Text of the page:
on baggage must fit under the seat or in an overhead compartment.
A good rule of thumb is that the bag should measure no more
than 9" x 14" x 22" (total dimensions) and weigh no more
than 40 pounds.
word of caution
suitcases with telescoping handles are very popular today
particularly in the carry on size. You may be asked to check
these pieces, on certain flights, because there may not
be enough room on the plane for everyone to bring on this
type of baggage. Briefcases and garment bags are usually
considered carry-on pieces
baggage should generally not exceed a linear dimension (length
x width x height) of 62 inches and a weight of 70 pounds
each piece. Additional pieces of checked baggage may have
lighter weight and smaller size restrictions.
carry on baggage restrictions
Most airlines will allow oversized, overweight or additional
baggage for an extra fee, which varies depending on the
situation. Certain flights generally have the same size
and weight allowances but may cut down on the number of
pieces that can be checked.
These are general guidelines, which most airline carriers
abide by. Liability for loss, delay, damage to baggage is
limited to $1250 per passenger on domestic US flights. On
international flights liability is limited to $9.07 per
pound ($20 per kilo) or a maximum liability of $634.90 per
piece of checked luggage.
Liability for unchecked baggage is limited to $400.
These limits may be higher if a charge has been paid which
specifically values items exceeding these limits. (Certain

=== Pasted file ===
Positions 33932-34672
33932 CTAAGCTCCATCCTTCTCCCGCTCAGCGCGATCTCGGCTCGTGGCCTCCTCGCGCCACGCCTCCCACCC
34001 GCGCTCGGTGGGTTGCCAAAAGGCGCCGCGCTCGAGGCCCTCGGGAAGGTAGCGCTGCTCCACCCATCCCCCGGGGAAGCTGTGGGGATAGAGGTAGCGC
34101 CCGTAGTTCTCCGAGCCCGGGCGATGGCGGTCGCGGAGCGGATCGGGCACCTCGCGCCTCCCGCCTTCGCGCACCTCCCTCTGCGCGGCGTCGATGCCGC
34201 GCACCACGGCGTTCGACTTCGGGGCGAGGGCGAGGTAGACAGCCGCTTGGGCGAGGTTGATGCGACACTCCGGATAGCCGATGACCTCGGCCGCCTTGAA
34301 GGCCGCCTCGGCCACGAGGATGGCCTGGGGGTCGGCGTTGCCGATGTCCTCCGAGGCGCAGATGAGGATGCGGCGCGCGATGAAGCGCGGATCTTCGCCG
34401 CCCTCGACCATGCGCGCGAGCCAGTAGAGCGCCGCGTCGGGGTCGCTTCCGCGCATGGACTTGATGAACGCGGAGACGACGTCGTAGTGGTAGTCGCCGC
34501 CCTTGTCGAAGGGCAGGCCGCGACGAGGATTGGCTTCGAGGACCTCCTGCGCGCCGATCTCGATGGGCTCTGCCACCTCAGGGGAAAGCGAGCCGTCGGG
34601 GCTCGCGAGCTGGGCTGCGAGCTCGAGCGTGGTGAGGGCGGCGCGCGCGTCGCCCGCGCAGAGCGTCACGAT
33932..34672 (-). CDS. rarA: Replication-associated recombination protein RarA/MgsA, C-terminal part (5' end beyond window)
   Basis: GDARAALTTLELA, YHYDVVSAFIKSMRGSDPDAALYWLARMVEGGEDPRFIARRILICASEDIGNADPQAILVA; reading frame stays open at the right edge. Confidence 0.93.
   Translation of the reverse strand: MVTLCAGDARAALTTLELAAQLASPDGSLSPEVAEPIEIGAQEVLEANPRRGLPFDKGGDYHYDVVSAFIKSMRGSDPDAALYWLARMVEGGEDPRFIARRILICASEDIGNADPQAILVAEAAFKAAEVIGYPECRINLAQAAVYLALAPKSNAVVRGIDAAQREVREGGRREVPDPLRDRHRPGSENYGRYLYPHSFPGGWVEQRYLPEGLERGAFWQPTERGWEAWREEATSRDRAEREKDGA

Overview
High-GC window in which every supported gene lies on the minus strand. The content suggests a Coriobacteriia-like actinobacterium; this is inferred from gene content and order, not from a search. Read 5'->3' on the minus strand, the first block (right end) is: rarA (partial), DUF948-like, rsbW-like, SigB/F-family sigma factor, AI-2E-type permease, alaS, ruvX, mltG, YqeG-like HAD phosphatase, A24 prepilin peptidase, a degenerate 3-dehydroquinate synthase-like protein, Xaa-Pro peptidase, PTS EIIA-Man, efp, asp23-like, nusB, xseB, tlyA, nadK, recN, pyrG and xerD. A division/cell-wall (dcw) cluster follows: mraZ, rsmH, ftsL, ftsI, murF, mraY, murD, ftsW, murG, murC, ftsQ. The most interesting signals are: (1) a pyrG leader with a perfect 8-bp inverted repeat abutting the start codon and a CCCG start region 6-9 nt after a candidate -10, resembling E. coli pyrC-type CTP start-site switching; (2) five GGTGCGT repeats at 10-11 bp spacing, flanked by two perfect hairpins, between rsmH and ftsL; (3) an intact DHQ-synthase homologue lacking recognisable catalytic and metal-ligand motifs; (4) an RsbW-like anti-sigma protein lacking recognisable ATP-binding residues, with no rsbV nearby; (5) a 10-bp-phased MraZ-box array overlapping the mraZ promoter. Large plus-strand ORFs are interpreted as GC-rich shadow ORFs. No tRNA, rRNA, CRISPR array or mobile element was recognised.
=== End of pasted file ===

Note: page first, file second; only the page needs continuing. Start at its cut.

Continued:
items may not be allowed this excess valuation)
Please be aware that almost every airline specifically states
that they cannot be responsible for any valuable items (e.g.
computers, electronic equipment, camera equipment, jewelry,
cash, etc..) in checked or carry-on baggage.
When traveling via an Airline it is possible your luggage
may be damaged in some way. In the past, generally speaking,
airlines have paid for repairs to most types of damage to
luggage. Today things are changing and airlines are becoming
stricter in enforcing the policies regarding the types of
damage they are responsible for.
Things airlines will not cover include: normal wear and
tear/minor cuts, scratches, dents, or soiling/loss or damage
to parts protruding from the case (e.g. wheels, feet, pull-handles,
flaps, pull-straps)/damage resulting from oversized or over-packed
Airline personnel are not always uniform in enforcing their
baggage damage policies. It is best to check over your baggage
upon pickup and make a claim with the airline immediately
with regard to any damage you may notice.
Most airlines will not accept damage claims unless they
are made within a reasonable time frame (usually within
48 hrs) Airlines have greatly improved upon the ways in
which they handle passenger luggage in recent years. The
majority of damage occurs with poorly constructed bags,
which literally break, tear, and fall apart through normal
usage and handling. For many years airlines have been responsible
for much of this damage, but recent changes have allowed
the airlines, legally, not to accept responsibility for
much of this damage.